About The Authors

Johnny Mac and Kimberly D photo  Johnny Mac and Kimberly D photo

Johnny Mac

What’s to know about Johnny Mac? My twenties were all right by most standards. I worked my way through college and even had an occasional date. I would have rated my twenties as satisfactory at the time, but in hindsight they were quite boring and uneventful. The best things that came out of my twenties were the two nicknames I got from my roommate Mike – “Mac Daddy” and “Cool Breeze.” You might find it funny (or maybe even pathetic) that I hang my hat for this entire decade on those two nicknames. But, they are cool nicknames. So, while the decade came and went, the nicknames, and the underlying philosophy that came with them, lived on.

My thirties were a decade of getting married, having a child and climbing the corporate ladder. The decade ended with me getting a divorce and leaving the corporate world to embark on my own entrepreneurial endeavors. We’ll call that decade a tie, though I learned a tremendous amount which would lay the foundation for many good years in the future.

From my late thirties to early forties I’ve been single, and loving it! Earlier in life I was single, but felt I was missing something. I always had the expectation of the American dream – a great marriage and a family. Although I did not see it at the time, I had insecurities and really didn’t interact with women in a comfortable manner. Being single in my forties was with newfound freedom – freedom from myself and from unrealistic expectations. I couldn’t date a 28 year old when I was 28, but I could (and did) when I was 40.

The confidence and freedom with which I entered my forties allowed me to enjoy myself much more. At the same time I was building my business I was also building my social skills, skills that helped me to navigate the very competitive world of meeting women in nightclubs. I found it surprising and yet enjoyable that the very same skills that would help me in my entrepreneurial endeavors at noon would also help me with the ladies twelve hours later. Sometimes life is ironic that way.

So, it is with this vast resume of talent that I come before you and present The Club Rules. I hope that you enjoy them as I do.


Kimberly D.

Kimberly D photo

My worthy counterpart Johnny Mac has a few years on me, so, rather than divide my life into decades as he did (because it would be quite short and uninteresting), instead I’ll take a moment to describe myself.

I’m a woman. Women are crazy. There… is that enough? Ok… I’ll continue on, then.

My childhood was, for lack of a better word, perfect. I had adoring parents who were very involved in everything I did (and trust me when I say I did a lot). I was involved in so much, in fact, that when yearbooks were distributed in high school, my first priority was flipping to the back of the book to ensure that the directory listed me as the person who was on the most pages, thus meaning I was involved in the most things. I suppose you could say I’m a classic over-achiever; a Type-A personality. I’m loud, outgoing and love to be the center of attention.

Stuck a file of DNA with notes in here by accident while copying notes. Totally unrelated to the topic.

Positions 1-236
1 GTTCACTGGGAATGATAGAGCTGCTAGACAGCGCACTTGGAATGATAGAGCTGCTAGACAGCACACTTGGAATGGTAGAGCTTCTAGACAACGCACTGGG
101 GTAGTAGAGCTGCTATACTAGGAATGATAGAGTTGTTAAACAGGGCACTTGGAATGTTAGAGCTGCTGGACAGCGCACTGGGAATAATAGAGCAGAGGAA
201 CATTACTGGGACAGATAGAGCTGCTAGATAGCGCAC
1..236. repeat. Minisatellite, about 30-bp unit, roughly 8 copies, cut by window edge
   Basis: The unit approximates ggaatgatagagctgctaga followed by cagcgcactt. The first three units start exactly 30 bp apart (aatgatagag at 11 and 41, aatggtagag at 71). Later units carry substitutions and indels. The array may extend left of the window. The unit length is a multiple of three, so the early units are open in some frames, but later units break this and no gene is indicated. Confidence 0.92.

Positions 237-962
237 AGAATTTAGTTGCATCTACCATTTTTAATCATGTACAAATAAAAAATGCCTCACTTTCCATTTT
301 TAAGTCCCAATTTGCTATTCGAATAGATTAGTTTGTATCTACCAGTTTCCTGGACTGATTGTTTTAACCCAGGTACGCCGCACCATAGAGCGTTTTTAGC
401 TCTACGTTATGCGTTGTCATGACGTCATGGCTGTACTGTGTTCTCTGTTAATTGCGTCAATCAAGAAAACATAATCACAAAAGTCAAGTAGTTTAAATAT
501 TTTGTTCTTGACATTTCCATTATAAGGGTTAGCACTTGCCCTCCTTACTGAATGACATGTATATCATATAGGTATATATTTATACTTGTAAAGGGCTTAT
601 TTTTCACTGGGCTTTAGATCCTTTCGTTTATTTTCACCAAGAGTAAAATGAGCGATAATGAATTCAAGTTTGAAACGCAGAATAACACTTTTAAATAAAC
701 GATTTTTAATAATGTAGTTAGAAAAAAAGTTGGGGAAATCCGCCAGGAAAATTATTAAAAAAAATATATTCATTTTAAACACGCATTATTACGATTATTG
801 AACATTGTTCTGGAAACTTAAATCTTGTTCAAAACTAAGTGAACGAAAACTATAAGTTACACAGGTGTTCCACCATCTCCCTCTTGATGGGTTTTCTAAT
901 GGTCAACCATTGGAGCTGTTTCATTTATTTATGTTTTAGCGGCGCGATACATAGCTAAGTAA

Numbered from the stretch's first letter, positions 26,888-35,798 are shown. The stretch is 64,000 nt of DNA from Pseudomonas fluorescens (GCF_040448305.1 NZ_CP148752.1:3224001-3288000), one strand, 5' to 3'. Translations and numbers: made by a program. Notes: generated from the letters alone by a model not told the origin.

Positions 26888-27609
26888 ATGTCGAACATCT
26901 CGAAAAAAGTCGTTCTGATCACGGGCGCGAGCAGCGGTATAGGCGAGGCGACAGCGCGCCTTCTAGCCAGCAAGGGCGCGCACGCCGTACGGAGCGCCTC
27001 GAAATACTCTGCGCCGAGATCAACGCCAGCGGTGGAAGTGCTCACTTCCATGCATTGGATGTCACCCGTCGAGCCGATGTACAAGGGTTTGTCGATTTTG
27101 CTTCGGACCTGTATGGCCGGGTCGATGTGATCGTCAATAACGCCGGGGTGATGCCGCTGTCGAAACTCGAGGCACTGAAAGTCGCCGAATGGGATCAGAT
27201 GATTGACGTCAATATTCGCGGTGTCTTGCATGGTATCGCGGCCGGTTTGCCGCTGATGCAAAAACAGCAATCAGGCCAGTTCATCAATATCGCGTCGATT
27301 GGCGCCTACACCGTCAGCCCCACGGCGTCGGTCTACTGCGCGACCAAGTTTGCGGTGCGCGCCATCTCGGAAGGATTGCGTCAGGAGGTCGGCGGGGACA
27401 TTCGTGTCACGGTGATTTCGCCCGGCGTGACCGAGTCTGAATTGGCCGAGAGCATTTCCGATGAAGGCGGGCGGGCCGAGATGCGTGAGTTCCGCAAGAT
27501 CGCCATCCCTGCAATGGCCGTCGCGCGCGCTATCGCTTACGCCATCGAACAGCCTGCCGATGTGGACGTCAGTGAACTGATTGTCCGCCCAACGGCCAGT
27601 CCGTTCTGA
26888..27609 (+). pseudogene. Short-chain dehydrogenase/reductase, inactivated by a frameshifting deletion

Relationships have never been my forte. I have the tendency to be flirtatious without even noticing. (This has managed to get me into a bit of trouble from time to time.) I managed to do the relationship “thing” once. Throughout most of college, I was in a serious one (lasting almost three years). Normally I’d get bored, but most of my friends were male, so sexual banter and suggestions kept me pretty entertained. (That, too, managed to get me in a bit of trouble from time to time. Instead of elaborating and incriminating myself, I’ll just let you use your imagination.)

My relationship ended following the summer I turned 21. About two months before my birthday, as I was walking across the campus at Arizona State, I saw a small sign that said two words: STUDY ABROAD. Talk about the power of suggestion! Although it had never been something I considered in the past, within an hour, I was in front of a computer screen looking up different programs and locations. I finally (after countless minutes of deliberation) made up my mind that London was where I wanted to study for the summer. Off I went (alone). With some of the things my friends and I got into, I’m fairly surprised I wasn’t deported.

London was where I first discovered the intricate and involved world of pubs and clubs. How I interacted with those around me completely changed. O’Neils is the place that literally changed the course on which my life was heading. Had it not been for nights at O’Neils, I’d most likely be married by now (at 25), possibly with a baby on the way. I never would have had the opportunity to truly experience what it means to be single, go out and have fun. I never would have had to sit myself down and decide what it was I wanted (in life or even just for the night). That club and the people in it were my saviors.

Shortly after my return from Europe, I was once again single. (I am pleased to say that my relationship ended on “good” terms and my ex is now happily married.) Since the break-up, I’ve had dates and a couple “relation-letts” (you couldn’t actually call them relationships). I’ve been going out, interacting with those around me and finding myself. For the first time, I no longer base my confidence level on the amount of attention I’m receiving from the opposite sex (or same sex, for that matter).

I still have many years of going out ahead of me, and I am constantly learning different techniques and ways to better handle myself to ensure a fun evening. Although I may still be young, I have experience well beyond my years. Due to this, I am pleased to assist in outlining and portraying the female rules (parallel to Johnny Mac’s male rules). Welcome, one and all, to The Club Rules.

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